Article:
sudo -b or, better,
openvpn [...] --daemon.
Since you're running
openvpn (and, less specifically, since you wish to run a program as root in the background), the most commonly dispensed information about how to run commands in the background does not address your situation. You said:
I've tried to append a & to the cpenvpn command and to place nohop in
front of it. Both does not work.
Your command is:
sudo openvpn ~/my_connection.ovpn
sudo's default configuration, if you haven't recently entered your password for
sudo in the same context (for interactive use, typically this means the same terminal) then it will ask for your password. But if you run the command in the background by appending
& then you won't be shown the
[sudo] password for user: line or given the opportunity to type it in.
So in this situation, running the command, entering your password, and sending it to the background afterwards is an reasonable way to do it, for interactive use.
But it's not the only way and, as you say, you will not want to do that in a script.
Way 1: Make sure
sudo has a fresh timestamp.
You can ensure that
sudo has a current timestamp when it is used to run your command, by first running:
Then, after that, you can run:
sudo openvpn ~/my_connection.ovpn &
However, it is usually better to avoid
nohup) altogether when you want to run a command in the background with
sudo. This is especially the case for scripting.
Way 2: Use
sudo -b. In general, this is usually what you want.
Instead, you can run
sudo itself in the foreground, but pass the
-b flag so
sudo causes the command to be run in the background.
sudo -b openvpn ~/my_connection.ovpn
This is usually a better way, especially if you are putting the command in a script. With
sudo -b you don't get job control, but in a shell script job control is disabled by default and you shouldn't usually use it.
man sudo explains:
Run the given command in the background. Note that it is not
possible to use shell job control to manipulate background
processes started by sudo. Most interactive commands will
fail to work properly in background mode.
This works because nothing is running in the background until after sudo has recieved your password (if necessary) and determined that you are permitted to run the command.
Way 3: But for
openvpn, you should probably just run it with
openvpn will run in the background automatically if you run it with the
sudo openvpn ~/my_connection.ovpn --daemon
--daemon after your
.opvn filename rather than before; the argument following
--daemon, if any, is interpreted as the name that the daemonized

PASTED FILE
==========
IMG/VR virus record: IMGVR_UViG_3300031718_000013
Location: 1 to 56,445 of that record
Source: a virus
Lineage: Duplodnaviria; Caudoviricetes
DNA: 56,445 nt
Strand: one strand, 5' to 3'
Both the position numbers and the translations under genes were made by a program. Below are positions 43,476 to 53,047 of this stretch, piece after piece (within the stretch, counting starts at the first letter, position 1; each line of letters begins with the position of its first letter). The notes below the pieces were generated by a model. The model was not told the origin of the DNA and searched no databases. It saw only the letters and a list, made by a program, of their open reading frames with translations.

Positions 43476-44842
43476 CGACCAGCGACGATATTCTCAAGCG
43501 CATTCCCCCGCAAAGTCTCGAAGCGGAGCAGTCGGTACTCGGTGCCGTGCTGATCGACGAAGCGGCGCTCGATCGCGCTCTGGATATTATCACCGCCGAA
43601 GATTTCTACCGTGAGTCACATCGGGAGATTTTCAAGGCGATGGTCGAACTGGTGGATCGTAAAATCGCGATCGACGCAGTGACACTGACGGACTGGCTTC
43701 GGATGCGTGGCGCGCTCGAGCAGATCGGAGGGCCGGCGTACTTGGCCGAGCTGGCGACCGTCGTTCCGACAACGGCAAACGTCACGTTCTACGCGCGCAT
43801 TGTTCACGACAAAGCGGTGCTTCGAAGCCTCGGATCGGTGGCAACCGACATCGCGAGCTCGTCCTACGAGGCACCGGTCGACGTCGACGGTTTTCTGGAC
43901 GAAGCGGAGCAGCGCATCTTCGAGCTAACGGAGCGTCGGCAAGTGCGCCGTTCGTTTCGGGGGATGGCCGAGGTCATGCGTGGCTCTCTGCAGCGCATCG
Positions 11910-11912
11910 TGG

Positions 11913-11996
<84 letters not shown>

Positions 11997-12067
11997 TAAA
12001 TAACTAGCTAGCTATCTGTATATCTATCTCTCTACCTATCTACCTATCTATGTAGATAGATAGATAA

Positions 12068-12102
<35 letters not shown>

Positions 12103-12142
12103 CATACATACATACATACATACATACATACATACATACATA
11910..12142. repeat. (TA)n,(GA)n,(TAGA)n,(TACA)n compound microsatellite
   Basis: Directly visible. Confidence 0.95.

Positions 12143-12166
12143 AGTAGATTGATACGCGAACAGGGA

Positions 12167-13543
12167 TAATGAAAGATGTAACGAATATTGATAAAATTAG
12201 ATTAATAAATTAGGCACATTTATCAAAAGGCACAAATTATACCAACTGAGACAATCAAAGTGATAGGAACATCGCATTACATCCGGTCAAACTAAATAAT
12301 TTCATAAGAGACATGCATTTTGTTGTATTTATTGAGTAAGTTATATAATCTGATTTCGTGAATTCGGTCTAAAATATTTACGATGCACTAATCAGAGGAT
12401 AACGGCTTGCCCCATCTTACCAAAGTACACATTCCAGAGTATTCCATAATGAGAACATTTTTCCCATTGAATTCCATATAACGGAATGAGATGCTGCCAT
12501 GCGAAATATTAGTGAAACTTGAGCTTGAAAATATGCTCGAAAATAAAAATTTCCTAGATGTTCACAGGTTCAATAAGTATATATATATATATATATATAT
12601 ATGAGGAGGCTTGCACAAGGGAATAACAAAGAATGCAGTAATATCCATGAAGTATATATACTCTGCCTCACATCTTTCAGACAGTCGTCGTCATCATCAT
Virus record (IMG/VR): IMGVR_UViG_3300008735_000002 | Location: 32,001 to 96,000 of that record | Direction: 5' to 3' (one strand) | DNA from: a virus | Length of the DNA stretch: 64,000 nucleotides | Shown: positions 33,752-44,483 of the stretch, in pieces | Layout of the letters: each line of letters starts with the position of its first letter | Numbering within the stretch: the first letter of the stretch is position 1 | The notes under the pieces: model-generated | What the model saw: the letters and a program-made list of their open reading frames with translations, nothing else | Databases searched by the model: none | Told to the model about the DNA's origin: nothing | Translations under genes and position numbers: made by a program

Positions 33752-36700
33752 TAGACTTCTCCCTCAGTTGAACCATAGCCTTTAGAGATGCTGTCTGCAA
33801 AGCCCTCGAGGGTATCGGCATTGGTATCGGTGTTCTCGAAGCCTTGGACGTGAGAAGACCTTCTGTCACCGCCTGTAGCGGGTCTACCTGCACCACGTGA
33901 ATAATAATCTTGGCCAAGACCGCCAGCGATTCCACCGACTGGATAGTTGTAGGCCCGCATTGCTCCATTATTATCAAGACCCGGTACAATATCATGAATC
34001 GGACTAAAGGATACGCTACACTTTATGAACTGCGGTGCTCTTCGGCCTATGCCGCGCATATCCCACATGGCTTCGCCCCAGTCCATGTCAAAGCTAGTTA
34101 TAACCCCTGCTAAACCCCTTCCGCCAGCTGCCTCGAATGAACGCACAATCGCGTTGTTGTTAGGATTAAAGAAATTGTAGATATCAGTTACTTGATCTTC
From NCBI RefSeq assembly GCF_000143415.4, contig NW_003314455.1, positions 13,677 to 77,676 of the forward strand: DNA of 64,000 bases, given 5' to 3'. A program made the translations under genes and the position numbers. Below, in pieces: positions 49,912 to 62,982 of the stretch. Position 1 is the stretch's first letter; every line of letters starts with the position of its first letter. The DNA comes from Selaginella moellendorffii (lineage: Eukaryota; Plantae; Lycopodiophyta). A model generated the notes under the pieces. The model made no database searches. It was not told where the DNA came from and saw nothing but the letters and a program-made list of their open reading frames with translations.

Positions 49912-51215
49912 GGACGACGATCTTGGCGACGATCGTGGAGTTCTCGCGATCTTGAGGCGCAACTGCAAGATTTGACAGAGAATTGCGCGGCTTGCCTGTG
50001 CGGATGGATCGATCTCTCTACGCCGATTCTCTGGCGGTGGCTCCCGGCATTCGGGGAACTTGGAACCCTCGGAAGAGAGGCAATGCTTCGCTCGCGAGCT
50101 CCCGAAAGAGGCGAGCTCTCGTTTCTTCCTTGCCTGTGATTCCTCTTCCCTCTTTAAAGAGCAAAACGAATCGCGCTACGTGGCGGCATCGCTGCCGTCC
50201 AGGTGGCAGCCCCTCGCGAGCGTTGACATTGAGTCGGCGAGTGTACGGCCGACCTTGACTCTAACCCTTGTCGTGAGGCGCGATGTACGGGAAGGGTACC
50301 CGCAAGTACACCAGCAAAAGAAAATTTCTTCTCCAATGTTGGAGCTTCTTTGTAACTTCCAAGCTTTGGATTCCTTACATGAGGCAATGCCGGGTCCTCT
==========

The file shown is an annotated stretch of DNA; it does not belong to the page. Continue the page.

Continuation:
openvpn process should use. (Do not also append
Whether or not this is appropriate depends on whether or not any interaction must occur after
openvpn has been run but before it daemonizes. And that depends, in part, on what is set up in
~/my_connection.ovpn. But if
openvpn couldn't immediately daemonize, then all the other ways of immediately running it in the background will break, too.
Therefore, in any situation where you know you want
openvpn to start running in the background, and you know you won't want to bring it back into the foreground, you should strongly consider the method of invoking it with the
--daemon option. This is specific to
openvpn--most programs do not support a
--daemon option, though many server programs do have some such option. (The name and syntax vary, however.)
To decide whether or not to use this option (and how you want to use it), I recommend you read the
openvpn manual page, especially in the section on
--daemon. It has a lot of useful information, and I am only quoting the first paragraph here:
Become a daemon after all initialization functions are
completed. This option will cause all message and error output
to be sent to the syslog file (such as /var/log/messages),
except for the output of scripts and ifconfig commands, which
will go to /dev/null unless otherwise redirected. The syslog
redirection occurs immediately at the point that --daemon is
parsed on the command line even though the daemonization point
occurs later. If one of the --log options is present, it will
supercede syslog redirection.
The optional progname parameter [...]
Way 4: Sometimes it's reasonable to run the whole script as root.
If you have a script that carries out multiple actions as root, it doesn't have any significant activity that would reasonably be run not as root, and there's never anything useful to come from running the script as a non-root user, then the user of the script should probably just run it as root.
If this is the case, then you should remove
sudo from commands in the script. When the script runs as root, there's no need for
sudo. (Though the root user can, by default, run any command as any user including itself with
sudo and doesn't need a password to do so. So if you do leave instances of
sudo in the script then it will probably still work.)
If you have any instances of
sudo in the script that are actually used to run commands as some other user than root (with
-u user), then you should still keep those instances.
If the whole script is being run as root, then most of the typical ways of making commands run in the background apply, including appending
& and, where needed, the use of
nohup (which you already know about). For this, though, you should still strongly consider using
openvpn with the